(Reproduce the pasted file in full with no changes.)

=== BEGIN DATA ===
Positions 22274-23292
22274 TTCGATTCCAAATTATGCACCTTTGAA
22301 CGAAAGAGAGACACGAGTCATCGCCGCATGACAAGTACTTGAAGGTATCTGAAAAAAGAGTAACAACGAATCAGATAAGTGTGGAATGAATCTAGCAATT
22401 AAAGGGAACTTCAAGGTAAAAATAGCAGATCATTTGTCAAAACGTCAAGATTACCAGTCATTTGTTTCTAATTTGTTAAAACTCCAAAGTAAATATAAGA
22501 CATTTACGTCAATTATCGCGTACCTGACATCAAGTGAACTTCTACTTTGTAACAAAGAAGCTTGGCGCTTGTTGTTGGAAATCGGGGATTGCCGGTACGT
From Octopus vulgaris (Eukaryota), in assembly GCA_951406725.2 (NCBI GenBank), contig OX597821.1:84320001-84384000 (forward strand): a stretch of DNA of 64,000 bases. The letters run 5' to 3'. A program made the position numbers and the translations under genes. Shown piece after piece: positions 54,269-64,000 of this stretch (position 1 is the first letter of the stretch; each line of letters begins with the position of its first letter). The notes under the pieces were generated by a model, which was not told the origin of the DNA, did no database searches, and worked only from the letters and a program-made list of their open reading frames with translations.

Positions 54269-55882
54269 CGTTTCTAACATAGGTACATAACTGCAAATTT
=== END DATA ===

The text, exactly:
Positions 22274-23292
22274 TTCGATTCCAAATTATGCACCTTTGAA
22301 CGAAAGAGAGACACGAGTCATCGCCGCATGACAAGTACTTGAAGGTATCTGAAAAAAGAGTAACAACGAATCAGATAAGTGTGGAATGAATCTAGCAATT
22401 AAAGGGAACTTCAAGGTAAAAATAGCAGATCATTTGTCAAAACGTCAAGATTACCAGTCATTTGTTTCTAATTTGTTAAAACTCCAAAGTAAATATAAGA
22501 CATTTACGTCAATTATCGCGTACCTGACATCAAGTGAACTTCTACTTTGTAACAAAGAAGCTTGGCGCTTGTTGTTGGAAATCGGGGATTGCCGGTACGT
From Octopus vulgaris (Eukaryota), in assembly GCA_951406725.2 (NCBI GenBank), contig OX597821.1:84320001-84384000 (forward strand): a stretch of DNA of 64,000 bases. The letters run 5' to 3'. A program made the position numbers and the translations under genes. Shown piece after piece: positions 54,269-64,000 of this stretch (position 1 is the first letter of the stretch; each line of letters begins with the position of its first letter). The notes under the pieces were generated by a model, which was not told the origin of the DNA, did no database searches, and worked only from the letters and a program-made list of their open reading frames with translations.

Positions 54269-55882
54269 CGTTTCTAACATAGGTACATAACTGCAAATTT